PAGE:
The summer is a great time to take a look at our physical health and mental health goals.  Are you continuing to work toward being the strongest versions of yourself?  
We've pulled together a few resources that will help you keep your your health in check and your mind sharp. 
The link below is a great read on healthy living. It's always important to stay relevant with current health issues.   Let's work together to insure that we continually understand and administer healthy habits.  
Tips for a Healthy Family
Proper Storage and Disposing of Medications
UPLIFT, WY Family to Family Health Information Center 
Everyone has over the counter or prescription medicine around the house but do you know if they are properly stored? Below are some simple tips you can use that will prolong the life of your medicine and to prevent accidental ingestion, misuse or abuse.
  • Store your medicine in a cool dry place. Heat, air, light, and moisture may damage your medicine.
  • Always keep the medicine in the original container.
  • Always keep the medicine out of the reach of children. The security of a cabinet or storage box with a lock would be ideal.
  • Here are more tips on properly storing medicine.
Once your medication is expired, how do you dispose of it? Expired medication loses it's effectiveness. Here are some tips to properly dispose of your old and expired medication.
  • Do not flush your medicine down the toilet.
  • To throw away the medication first mix it with something like coffee grounds or kitty litter and then put it in a sealed bag. This will ruin it so no one can take it if found in the trash.
  • Ask your pharmacy, many have programs that will take old medicine.
  • Your local police department or sheriff's department might have drop boxes in their offices where you can take your old medication to.
  • Local resources where you can find drop boxes or drug take back programs.
Scholastic has a medication safety program that is tailored to teachers, nurses, families, and communities that has some good information you can share with your children to help them learn the importance of handling medication safely.
This newsletter from Scholastic is something you can print out and put on the fridge that has a medication check list and emergency numbers.
For more information, check out our Wyoming Institute for Disabilites website at

This project is supported by the Health Resources and Services Administration (HRSA) of the U.S. Department of Health and Human Services (HHS) under 1H84MC24069-01-00, Family Professional Partnership/CSHCN for $95,700, 0% financed through non-governmental sources. This information or content and conclusions are those of the author and should not be construed as the official position or policy of, nor should any endorsements be inferred by HRSA, HHS or the U.S. Government.
On May 5th, the GACSB was proud to support the Georgia Parent Support Network,Inc. for this year's, Children's Mental Health Day at the Capitol. Advocates from all over the State of Georgia came to show their support for Children's Mental Health. Peers from the Georgia Parent Support Network, Inc. and Com-missioner Frank Berry from the Department of Behavioral Health and Developmental Disabilities (DBHDD) opened the event by expressing the importance of supporting Children's Mental Health. Dante McKay, Director of the Office of Children, Young Adults & Families with DBHDD continued the program by re-emphasizing the significance of communities in supporting Children and their mental health.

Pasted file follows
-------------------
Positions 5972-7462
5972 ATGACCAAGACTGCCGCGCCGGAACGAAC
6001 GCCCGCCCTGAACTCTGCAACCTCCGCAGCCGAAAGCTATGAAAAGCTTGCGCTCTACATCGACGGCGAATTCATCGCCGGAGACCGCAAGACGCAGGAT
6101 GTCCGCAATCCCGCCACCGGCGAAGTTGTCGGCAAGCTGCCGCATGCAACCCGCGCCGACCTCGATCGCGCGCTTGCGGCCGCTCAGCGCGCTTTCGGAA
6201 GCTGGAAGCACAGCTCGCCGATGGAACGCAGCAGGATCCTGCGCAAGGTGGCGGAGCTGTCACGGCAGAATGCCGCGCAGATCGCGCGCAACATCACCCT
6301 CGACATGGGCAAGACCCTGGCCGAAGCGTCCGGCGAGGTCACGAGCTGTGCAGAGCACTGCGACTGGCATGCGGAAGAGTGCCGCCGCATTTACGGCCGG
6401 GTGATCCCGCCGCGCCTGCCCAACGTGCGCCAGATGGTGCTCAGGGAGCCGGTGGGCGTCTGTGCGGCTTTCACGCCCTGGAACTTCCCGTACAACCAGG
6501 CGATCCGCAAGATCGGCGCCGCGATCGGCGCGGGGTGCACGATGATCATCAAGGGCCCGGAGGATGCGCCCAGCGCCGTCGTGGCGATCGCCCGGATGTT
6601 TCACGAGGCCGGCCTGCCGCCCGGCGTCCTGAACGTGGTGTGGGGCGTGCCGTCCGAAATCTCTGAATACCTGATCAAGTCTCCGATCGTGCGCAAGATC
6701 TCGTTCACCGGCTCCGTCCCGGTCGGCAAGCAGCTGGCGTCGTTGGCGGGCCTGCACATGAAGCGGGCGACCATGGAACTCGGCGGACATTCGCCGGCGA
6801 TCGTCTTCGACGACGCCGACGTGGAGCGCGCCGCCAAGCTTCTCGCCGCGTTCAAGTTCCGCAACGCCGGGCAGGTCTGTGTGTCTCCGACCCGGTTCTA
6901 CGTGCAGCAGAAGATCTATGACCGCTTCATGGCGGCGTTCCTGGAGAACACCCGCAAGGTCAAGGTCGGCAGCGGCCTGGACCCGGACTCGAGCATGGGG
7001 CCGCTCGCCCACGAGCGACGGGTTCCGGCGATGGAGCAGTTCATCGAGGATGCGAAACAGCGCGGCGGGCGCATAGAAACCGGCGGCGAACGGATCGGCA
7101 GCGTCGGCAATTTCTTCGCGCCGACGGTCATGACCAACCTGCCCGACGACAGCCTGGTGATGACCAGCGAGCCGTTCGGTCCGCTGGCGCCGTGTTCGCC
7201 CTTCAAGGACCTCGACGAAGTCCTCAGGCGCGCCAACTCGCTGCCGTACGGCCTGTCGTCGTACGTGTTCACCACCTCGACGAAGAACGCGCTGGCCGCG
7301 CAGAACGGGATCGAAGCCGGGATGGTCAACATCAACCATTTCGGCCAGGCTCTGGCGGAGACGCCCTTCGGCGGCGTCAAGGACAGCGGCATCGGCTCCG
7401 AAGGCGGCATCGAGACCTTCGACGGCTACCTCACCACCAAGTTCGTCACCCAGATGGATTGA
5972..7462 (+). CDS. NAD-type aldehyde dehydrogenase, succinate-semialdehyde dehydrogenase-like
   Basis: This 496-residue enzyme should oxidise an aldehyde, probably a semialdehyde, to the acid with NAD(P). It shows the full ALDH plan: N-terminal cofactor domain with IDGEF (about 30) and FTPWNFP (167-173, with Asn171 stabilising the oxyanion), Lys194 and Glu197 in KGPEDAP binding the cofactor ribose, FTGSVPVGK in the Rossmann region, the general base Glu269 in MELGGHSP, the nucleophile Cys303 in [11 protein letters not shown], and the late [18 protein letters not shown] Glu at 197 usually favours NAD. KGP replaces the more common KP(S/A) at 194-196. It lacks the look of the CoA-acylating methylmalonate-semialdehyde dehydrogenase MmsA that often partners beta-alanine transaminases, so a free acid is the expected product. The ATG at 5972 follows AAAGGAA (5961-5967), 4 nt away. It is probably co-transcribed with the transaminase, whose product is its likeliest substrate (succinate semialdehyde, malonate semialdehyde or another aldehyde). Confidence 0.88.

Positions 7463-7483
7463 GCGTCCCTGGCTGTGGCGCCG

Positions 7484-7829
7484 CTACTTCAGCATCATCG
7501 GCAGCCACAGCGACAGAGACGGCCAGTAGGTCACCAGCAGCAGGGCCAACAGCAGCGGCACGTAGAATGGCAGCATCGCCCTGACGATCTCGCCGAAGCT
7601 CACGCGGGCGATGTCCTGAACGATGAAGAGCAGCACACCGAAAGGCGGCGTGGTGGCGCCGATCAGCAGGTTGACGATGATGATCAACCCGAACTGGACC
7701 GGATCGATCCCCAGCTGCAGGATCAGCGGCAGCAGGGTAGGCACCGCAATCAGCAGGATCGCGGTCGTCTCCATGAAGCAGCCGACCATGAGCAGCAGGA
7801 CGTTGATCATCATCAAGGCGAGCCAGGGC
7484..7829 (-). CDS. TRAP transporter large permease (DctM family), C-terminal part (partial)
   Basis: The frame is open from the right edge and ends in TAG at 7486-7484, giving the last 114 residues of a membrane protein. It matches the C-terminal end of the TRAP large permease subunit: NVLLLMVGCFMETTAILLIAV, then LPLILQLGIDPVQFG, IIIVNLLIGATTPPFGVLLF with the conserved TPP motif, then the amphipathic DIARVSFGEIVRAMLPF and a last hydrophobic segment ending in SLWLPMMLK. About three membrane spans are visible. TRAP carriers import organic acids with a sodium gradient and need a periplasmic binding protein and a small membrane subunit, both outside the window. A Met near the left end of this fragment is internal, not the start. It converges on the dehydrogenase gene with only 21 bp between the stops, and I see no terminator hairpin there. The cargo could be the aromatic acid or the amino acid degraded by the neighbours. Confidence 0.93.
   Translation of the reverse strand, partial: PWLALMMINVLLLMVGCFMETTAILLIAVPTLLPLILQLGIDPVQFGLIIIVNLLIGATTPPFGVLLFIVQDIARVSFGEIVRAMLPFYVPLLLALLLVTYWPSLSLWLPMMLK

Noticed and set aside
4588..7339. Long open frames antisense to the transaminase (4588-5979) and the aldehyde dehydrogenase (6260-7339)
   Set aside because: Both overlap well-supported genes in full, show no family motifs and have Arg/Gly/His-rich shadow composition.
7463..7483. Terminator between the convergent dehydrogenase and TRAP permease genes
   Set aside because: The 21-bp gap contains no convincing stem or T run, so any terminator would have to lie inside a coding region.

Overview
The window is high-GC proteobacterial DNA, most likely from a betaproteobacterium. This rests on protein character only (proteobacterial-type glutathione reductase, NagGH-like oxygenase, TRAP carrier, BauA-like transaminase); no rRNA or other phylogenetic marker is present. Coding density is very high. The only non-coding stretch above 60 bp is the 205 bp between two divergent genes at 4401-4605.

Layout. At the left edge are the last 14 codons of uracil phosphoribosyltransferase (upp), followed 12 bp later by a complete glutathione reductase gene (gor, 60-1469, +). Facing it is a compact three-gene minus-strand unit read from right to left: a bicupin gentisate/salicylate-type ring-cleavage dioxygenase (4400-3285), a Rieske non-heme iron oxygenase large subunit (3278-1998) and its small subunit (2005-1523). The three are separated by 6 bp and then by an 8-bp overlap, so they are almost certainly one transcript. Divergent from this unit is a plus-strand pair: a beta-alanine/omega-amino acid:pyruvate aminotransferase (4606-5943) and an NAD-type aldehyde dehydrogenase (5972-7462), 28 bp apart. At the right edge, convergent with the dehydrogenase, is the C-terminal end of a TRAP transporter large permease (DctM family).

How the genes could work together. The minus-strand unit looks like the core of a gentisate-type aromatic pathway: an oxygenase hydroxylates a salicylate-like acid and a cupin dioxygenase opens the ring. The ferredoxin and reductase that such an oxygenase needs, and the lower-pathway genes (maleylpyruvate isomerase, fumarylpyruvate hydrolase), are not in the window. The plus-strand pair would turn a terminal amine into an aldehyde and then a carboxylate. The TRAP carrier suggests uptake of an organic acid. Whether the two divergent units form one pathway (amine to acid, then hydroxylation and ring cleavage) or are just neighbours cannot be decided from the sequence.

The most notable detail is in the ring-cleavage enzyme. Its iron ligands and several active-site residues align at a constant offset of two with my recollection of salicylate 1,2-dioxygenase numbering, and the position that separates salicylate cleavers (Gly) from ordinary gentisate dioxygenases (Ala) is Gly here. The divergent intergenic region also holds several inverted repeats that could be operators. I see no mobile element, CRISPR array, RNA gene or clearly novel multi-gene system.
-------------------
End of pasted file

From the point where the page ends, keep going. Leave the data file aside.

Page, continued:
Pamela Piper and her daughter shared some very empowering statements about parenting and living with schizophrenia to close out the portion of event under the gold dome in the Capitol building. Although the microphone in the Capitol was faint, a hush fell over the crowd, as the mother and daughter provided detailed accounts about being on both sides of this disabling condition. The young girl spoke of times when she gets lost in day dreams in which she is rendered unable to connect with the outside world. Her mother explained to the crowd that communities must band together to hold providers accountable when treating these conditions to do so with more of an empathetic demeanor. As many people are unable to completely grasp the implications of serious mental illness, the duo exposed nearly 200 people in attendance to an un-familiar world, which left a resounding impression.   
Read the full article in THE EMPOWERER.
Pamela's Call to Action
Please help keep the National Institute of Mental Health (NIMH) study for childhood onset schizophrenia open.  This is our main source of research for mental illness and only research for childhood schizophrenia.  It's so important!  
Thanks, Pamela Piper
Georgia Parent Support Network, 1381 Metropolitan Parkway, Atlanta, GA 30310

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The Georgia Conference on Children and Families  - November 2-4, 2016